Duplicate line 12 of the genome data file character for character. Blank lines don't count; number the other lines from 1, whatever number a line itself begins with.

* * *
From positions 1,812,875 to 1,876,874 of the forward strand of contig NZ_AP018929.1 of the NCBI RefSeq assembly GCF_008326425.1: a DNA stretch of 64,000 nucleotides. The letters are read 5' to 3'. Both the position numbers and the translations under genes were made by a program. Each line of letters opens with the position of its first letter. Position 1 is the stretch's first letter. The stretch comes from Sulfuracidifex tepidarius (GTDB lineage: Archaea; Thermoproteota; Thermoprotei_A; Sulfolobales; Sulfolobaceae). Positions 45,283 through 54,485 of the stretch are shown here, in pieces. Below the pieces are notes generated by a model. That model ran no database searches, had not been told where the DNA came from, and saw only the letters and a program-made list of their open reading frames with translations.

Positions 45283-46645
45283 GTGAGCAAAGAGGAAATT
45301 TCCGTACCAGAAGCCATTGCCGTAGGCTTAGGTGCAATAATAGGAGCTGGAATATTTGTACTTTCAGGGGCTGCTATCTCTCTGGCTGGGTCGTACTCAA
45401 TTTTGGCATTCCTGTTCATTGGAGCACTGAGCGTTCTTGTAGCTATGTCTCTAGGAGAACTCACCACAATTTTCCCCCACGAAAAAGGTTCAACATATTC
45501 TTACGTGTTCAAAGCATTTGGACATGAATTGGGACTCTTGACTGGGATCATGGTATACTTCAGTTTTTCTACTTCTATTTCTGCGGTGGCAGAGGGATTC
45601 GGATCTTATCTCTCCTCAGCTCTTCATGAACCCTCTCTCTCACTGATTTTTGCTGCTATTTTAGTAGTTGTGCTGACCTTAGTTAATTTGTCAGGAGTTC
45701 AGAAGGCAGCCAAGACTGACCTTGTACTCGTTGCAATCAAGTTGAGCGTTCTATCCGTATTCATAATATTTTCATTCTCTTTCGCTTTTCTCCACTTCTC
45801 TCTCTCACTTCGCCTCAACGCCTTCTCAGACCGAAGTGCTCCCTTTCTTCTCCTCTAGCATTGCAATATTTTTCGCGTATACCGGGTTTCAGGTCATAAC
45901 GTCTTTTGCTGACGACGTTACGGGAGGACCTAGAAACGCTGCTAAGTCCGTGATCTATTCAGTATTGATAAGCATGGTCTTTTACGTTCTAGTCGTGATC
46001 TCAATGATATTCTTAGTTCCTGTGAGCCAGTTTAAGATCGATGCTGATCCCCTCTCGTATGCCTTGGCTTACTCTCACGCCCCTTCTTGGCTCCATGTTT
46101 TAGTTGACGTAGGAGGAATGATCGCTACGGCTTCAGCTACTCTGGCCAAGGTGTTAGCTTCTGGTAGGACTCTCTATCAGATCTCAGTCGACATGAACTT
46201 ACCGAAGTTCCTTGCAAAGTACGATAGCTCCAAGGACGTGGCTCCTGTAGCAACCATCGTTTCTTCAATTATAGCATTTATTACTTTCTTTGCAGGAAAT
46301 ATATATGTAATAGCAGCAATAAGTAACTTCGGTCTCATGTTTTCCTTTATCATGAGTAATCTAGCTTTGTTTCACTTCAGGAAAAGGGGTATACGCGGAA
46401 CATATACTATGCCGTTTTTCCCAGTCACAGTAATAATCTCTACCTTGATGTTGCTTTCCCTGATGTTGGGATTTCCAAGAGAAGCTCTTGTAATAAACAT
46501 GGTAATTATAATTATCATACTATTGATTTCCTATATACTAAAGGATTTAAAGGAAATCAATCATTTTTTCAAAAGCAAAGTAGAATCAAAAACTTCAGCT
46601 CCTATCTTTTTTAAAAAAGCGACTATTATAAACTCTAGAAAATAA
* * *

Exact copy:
46101 TAGTTGACGTAGGAGGAATGATCGCTACGGCTTCAGCTACTCTGGCCAAGGTGTTAGCTTCTGGTAGGACTCTCTATCAGATCTCAGTCGACATGAACTT